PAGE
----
Published on
February 21, 2024

Acts 20

“And now I am on my way to Jerusalem, bound in my spirit, not knowing what I will encounter there..."

Author Photo
Steve Wiggins
Author Photo
Steve Wiggins
Read Time
4 minutes
Acts 20
“And now I am on my way to Jerusalem, bound in my spirit, not knowing what I will encounter there, except that in town after town the Holy Spirit testifies to me that chains and afflictions are waiting for me.  But I count my life of no value to myself so that I may finish my course and the ministry I received from the Lord Jesus, to testify to the gospel of God’s grace.”    Acts 20:22-24 (HCSB)

Remember Jeremiah 29:11?  “God has plans for us that are not to harm us, but to give us a future and a hope.”  This verse is comforting news, especially when we feel all hope is lost.  But how does that jive with the Lord’s plan for Paul?  Chains and afflictions aren’t positive images.  Could it be that our 21st-century Christian culture has lost what it means to suffer for hope?

We are sure of four things concerning God:  He is all-knowing, ever-present, all-powerful, and His character never changes.  That means there is NO dilemma you’ll experience that God is unaware of, isn’t standing alongside you through, doesn’t have the power to sustain you to the end, or will renegotiate His promises to you.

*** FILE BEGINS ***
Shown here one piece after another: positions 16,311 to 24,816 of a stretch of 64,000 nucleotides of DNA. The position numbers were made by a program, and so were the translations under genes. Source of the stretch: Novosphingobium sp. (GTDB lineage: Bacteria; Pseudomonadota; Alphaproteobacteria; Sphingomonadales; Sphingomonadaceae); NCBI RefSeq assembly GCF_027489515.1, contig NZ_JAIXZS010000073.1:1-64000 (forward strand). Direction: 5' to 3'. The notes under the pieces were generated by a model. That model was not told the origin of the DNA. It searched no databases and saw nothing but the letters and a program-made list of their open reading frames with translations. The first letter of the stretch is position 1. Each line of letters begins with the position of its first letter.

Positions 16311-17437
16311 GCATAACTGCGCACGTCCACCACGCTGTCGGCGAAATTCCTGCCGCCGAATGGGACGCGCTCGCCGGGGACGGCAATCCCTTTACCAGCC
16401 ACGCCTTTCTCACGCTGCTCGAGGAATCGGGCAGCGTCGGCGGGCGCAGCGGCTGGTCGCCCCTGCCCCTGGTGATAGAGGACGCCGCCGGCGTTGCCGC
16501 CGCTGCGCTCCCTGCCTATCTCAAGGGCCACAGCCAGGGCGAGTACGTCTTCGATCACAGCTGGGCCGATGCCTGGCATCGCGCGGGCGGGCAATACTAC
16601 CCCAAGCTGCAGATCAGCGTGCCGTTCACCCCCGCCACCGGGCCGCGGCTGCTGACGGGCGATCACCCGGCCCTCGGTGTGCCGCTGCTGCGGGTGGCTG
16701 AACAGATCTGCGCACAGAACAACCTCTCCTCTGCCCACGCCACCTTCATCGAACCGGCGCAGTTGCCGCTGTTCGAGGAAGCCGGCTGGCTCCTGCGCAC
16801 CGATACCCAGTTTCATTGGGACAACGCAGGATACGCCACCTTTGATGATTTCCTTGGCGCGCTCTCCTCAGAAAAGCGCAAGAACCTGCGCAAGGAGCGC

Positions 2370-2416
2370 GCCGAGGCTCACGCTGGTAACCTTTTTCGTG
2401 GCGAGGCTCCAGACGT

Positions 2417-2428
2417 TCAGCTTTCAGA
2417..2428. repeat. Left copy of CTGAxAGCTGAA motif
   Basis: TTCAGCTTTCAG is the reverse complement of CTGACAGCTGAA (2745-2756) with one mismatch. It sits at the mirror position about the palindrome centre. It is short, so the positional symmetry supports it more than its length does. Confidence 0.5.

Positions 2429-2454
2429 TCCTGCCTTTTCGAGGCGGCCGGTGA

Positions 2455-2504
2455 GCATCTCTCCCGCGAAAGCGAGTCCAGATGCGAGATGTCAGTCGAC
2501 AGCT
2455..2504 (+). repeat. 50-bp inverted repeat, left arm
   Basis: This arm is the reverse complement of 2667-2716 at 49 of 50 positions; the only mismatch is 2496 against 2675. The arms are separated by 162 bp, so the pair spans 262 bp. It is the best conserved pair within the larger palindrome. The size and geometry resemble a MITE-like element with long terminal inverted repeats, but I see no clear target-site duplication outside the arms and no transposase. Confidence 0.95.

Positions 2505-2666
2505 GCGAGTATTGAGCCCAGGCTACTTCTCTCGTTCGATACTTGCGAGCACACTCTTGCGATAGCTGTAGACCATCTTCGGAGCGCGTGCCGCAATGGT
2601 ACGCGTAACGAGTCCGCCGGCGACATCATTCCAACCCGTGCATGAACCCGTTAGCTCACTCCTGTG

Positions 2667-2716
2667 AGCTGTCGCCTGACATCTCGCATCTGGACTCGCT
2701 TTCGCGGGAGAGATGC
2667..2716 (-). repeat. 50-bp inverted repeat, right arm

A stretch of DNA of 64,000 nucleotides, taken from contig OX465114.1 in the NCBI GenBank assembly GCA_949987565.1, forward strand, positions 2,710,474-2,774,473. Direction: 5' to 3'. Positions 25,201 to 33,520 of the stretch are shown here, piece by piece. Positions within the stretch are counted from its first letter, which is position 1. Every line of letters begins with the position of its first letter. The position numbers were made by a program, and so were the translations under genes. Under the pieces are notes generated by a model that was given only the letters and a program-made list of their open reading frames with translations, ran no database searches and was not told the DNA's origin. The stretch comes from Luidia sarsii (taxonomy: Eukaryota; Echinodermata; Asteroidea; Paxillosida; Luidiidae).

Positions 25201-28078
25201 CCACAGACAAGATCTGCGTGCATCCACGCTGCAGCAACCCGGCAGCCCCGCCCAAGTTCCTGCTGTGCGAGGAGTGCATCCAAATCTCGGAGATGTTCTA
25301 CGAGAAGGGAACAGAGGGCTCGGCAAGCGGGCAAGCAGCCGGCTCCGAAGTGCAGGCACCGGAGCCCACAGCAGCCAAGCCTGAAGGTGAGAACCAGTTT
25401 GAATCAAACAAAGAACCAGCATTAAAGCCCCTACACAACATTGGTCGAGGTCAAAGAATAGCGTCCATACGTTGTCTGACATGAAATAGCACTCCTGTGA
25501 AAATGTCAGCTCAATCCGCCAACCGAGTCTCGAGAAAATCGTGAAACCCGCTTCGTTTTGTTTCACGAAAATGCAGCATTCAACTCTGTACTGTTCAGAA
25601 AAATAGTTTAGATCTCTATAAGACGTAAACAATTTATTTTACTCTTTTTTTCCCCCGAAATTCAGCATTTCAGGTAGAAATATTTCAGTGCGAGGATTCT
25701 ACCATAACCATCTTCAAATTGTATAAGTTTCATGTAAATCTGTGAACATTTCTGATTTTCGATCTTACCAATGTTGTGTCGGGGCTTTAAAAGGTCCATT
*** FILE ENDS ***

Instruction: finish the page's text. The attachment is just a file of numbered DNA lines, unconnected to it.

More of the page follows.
So, why do Kingdom-pursuant believers suffer?

You might recall that Jesus said, “A servant is not greater than his master.  If they persecuted Me, they will persecute you also.” John 15:20  (NIV)

There’s a promise we seldom claim with boldness!  No rational person wants to suffer.  To paraphrase General George S. Patton, “No fool ever won a war by dying for his country.  You win wars by making the other guy die for his country!”  No disrespect to General Patton or our fallen heroes, but Patton spoke of earthly wars.  We are engaged in spiritual warfare, and our battlefield stretches into eternity.  Death is not the end game.  It is the ultimate beginning, and “Where will we spend eternity?” is a more important question than “How will we preserve our quality of life on earth?”

Jesus conquered death so we might serve Him with our whole lives, even unto and beyond death.  The hope of the resurrection fuels the servant’s willingness to suffer in this life.  Sacrificial service fuels revival.

Jesus promised, “…I am going away to prepare a place for you.  If I go away and prepare a place for you, I will come back and receive you to myself, so that where I am you may be also.”  John 14:2b-3 (HCSB)

With confidence that Jesus is prepared to receive us into His heavenly kingdom, and without regard for this World, let us focus our sights on the mission at hand: To know God and make Him known so that others may know Him too.

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